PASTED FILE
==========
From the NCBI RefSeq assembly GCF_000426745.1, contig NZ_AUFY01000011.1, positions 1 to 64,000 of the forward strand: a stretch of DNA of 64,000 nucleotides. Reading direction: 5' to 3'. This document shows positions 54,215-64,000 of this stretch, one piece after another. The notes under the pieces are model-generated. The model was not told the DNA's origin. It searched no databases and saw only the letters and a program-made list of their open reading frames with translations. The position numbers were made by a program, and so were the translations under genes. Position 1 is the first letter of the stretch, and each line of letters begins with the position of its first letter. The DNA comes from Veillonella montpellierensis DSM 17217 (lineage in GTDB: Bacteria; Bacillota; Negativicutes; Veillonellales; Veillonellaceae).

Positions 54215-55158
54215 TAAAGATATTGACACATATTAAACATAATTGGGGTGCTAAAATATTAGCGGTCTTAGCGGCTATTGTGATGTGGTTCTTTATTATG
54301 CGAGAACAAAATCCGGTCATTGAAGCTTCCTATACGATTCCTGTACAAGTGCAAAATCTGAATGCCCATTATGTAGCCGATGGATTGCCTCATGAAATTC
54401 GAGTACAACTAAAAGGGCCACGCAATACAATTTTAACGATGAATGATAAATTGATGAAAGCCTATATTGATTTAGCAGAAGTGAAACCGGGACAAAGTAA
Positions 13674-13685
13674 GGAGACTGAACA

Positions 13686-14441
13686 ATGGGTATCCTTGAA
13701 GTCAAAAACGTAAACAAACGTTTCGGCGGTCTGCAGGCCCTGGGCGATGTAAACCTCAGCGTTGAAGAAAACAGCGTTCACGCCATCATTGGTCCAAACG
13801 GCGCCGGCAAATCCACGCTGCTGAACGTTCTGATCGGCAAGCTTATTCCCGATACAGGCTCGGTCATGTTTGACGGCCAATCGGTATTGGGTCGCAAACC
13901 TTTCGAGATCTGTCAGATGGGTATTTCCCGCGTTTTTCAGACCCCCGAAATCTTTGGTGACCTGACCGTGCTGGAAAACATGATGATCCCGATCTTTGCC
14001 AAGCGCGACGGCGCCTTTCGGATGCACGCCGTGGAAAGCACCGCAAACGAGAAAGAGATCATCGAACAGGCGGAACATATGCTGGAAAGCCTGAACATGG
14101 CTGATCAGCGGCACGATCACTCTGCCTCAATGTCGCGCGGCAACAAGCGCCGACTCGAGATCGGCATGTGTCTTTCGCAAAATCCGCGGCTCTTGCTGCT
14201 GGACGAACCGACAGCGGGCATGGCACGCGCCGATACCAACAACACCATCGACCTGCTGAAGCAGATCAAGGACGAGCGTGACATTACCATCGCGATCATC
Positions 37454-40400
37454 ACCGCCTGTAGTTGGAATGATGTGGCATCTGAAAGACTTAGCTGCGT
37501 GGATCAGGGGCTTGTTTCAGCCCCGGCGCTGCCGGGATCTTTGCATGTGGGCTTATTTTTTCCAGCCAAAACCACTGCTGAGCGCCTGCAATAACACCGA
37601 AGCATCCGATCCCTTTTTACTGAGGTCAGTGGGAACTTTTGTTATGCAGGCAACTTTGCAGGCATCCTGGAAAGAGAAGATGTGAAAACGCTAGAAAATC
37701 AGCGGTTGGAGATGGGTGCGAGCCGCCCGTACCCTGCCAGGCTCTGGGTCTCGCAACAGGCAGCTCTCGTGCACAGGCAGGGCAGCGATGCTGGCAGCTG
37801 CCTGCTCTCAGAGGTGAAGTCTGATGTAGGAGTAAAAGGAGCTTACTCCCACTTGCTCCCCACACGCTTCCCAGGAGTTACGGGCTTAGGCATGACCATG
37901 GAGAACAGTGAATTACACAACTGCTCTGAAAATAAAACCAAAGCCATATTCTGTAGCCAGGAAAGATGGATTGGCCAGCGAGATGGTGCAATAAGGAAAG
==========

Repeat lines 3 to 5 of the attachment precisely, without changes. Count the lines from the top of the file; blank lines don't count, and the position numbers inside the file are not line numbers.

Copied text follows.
54215 TAAAGATATTGACACATATTAAACATAATTGGGGTGCTAAAATATTAGCGGTCTTAGCGGCTATTGTGATGTGGTTCTTTATTATG
54301 CGAGAACAAAATCCGGTCATTGAAGCTTCCTATACGATTCCTGTACAAGTGCAAAATCTGAATGCCCATTATGTAGCCGATGGATTGCCTCATGAAATTC
54401 GAGTACAACTAAAAGGGCCACGCAATACAATTTTAACGATGAATGATAAATTGATGAAAGCCTATATTGATTTAGCAGAAGTGAAACCGGGACAAAGTAA